The 2014 CSA from Warner Farms starts today! In a few hours I will be picking up my first week's haul of fresh produce. While most of you visit the site for recipe ideas, I thought this would be the perfect opportunity to share some other kitchen tips, like how to clean produce. I also have a yummy, dairy-free ice cream recipe to share.
Over the past few months I've tried to get into a better habit of prepping my food once I get home from the grocery store. I've let many whole pineapples and melons go bad in my time because I somehow never got around the dicing them up. Now, as soon as I return from the store with things like that, I'll prep and pop them in the fridge so the fresh fruit is ready to enjoy any time throughout the week. The same goes with washing fruit. I've come to learn that your fruit and veggies will keep longer when you clean them when you get home. Here is a really simple way to use Apple Cider Vinegar (ACV) to wash your fruit & veggies.
I've notice special produce cleaners in the grocery store before, but have never purchased one before. I was always accustom to just rinsing everything off with water. Unfortunately water doesn't really cut it when you want to wash away harmful pesticides (if you arent buying organic) and killing off germs from potential e-coli contamination or even all the people who have touched that piece of fruit from harvesting, to shipping to a food distributor to the grocery store, the other customers checking out that piece of fruit, to the person ringing up your order.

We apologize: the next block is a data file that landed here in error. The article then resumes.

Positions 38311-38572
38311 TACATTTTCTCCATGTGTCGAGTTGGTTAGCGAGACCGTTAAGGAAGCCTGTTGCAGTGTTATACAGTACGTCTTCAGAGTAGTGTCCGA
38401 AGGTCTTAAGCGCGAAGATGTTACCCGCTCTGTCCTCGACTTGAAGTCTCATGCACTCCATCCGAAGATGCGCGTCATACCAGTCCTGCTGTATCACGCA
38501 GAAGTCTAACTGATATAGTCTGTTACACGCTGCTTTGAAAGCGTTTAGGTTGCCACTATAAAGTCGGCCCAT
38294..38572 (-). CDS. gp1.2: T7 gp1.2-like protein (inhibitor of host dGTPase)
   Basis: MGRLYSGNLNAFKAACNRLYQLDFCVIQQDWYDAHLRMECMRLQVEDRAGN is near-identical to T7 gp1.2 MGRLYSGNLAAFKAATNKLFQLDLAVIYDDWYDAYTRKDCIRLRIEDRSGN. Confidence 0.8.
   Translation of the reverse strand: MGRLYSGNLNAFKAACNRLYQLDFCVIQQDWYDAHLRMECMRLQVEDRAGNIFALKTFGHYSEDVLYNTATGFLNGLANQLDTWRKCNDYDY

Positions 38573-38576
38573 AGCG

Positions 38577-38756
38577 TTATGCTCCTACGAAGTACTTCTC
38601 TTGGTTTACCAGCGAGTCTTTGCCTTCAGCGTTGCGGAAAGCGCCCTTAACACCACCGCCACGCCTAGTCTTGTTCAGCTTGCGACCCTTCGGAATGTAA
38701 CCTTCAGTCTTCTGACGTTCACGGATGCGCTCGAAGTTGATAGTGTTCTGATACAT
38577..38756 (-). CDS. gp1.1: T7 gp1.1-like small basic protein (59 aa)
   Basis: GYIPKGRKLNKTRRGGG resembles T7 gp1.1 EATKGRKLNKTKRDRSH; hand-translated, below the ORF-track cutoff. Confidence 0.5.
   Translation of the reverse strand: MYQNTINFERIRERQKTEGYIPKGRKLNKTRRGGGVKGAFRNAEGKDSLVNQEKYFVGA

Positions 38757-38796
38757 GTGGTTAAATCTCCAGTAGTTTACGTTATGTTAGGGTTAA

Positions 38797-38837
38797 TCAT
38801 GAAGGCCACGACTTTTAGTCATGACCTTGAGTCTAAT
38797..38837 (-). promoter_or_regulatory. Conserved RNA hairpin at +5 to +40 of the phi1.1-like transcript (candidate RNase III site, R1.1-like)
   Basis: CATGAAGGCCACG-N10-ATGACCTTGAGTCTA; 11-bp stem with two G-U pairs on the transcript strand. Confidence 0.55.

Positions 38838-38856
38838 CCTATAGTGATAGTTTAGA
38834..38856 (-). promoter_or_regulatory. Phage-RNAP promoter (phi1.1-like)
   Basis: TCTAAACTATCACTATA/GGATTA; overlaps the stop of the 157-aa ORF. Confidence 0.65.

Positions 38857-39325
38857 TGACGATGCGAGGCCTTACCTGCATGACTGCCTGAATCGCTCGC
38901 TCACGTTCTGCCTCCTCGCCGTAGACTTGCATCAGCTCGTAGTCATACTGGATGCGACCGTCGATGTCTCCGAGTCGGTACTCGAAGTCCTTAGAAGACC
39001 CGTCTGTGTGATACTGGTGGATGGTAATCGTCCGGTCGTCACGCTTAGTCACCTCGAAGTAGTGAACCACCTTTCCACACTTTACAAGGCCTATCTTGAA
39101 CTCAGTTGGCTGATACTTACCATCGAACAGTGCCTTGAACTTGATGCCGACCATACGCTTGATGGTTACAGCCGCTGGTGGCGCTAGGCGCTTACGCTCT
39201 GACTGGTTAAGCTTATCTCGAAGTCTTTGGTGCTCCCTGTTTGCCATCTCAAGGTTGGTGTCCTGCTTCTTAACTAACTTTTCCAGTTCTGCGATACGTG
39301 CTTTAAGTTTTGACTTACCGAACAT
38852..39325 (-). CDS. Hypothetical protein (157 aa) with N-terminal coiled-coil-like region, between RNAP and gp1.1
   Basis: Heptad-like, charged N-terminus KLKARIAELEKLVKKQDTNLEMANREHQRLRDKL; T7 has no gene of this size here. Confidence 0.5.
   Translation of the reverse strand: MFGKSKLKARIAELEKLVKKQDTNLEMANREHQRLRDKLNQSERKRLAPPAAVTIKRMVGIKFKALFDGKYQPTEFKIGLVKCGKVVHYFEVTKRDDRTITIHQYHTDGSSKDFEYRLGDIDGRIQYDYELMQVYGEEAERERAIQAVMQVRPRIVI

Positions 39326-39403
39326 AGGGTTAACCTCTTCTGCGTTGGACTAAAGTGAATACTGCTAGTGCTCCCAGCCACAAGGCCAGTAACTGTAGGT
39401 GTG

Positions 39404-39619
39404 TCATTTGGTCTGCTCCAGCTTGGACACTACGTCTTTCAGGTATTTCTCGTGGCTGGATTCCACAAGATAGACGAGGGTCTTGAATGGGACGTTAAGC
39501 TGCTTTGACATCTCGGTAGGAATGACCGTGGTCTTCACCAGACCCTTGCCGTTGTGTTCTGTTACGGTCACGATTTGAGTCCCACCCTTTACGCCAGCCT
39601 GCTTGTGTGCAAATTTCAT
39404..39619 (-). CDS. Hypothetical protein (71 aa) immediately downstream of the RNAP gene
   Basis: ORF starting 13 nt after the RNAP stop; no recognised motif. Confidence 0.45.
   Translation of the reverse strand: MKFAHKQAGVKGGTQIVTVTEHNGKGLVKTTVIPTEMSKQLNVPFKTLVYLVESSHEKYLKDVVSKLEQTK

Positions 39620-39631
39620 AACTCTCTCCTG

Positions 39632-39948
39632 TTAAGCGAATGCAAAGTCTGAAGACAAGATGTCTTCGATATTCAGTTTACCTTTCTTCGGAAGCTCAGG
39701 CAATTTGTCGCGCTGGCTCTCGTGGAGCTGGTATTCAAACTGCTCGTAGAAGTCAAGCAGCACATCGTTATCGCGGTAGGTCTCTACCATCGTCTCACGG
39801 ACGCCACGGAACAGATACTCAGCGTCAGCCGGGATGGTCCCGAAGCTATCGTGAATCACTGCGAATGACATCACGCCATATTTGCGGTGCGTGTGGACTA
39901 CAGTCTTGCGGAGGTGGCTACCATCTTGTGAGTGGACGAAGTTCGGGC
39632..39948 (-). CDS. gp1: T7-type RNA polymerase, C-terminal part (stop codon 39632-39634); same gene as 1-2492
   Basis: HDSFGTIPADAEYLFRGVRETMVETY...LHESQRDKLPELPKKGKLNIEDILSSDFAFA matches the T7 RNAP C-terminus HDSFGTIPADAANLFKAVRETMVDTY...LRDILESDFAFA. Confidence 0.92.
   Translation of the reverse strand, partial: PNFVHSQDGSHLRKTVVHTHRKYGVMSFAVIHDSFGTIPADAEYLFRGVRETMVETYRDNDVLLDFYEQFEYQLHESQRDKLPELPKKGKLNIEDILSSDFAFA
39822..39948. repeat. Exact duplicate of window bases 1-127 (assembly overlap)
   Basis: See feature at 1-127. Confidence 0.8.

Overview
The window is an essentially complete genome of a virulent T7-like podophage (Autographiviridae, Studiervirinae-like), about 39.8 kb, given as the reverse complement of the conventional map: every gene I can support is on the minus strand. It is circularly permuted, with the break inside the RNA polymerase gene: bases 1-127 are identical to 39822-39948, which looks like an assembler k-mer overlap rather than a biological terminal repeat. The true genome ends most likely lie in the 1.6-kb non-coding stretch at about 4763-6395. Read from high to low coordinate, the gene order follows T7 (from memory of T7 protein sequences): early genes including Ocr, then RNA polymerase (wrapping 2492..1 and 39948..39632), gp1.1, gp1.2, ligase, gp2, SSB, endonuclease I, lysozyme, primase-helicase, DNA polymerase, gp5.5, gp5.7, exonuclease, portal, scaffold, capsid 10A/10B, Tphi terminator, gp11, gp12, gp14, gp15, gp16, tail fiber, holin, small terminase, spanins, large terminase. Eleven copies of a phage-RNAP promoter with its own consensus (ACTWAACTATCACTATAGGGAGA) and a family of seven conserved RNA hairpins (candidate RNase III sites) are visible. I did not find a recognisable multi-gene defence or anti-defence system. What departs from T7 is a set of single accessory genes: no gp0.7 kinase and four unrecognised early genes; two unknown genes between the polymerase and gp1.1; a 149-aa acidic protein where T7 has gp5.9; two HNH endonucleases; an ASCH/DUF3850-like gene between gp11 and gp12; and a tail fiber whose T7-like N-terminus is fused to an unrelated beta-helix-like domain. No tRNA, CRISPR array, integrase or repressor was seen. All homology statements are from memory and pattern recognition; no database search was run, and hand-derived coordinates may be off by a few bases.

I don't want to gross you out, but really want to stress the importance of cleaning what you get from the grocery store BEFORE it goes into the refridgerator. The good news is, cleaning produce is easy and inexpensive. I've opted in for a more natual way, using RAW Apple Cider Vinegar. The most likley brand you will see in stores is made by Bragg.
I pick out a medium size bowl, fill with water, and then add at least 1 TBS of ACV. There are many how-tos out there that will tell you what ration of water to ACV to use, but truthfully, I just eye it, and pour in a few small "glugs". I'll place the produce in the bath for 5-10 minutes (usually while I am unpacking other groceries or tidying up the kitchen). During this time, the enyzmes in the unpasterized, raw, apple cider is working magic, killing off germs and bad bacteria. Above is a before and after picture of the water I used to clean the strawberries I got from Warner Farms on Saturday.
To be perfectly honest, I thought the berries looked very clean when I got them, and it was tempting to dive right into them without cleaning, but look at how much dirt came off in just a 5 minute soak!
After soaking in the water/ACV bath, rinse your fruit off with clean water, and let air dry before storing away in the refridgerator. You will feel ALOT better about what you are eating knowing that it is clean, plus it will last longer for you to enjoy.
This batch of strawberries was only going to be stored overnight because first thing Sunday morning I got going on a dairy-free version of Strawberry Ice Cream.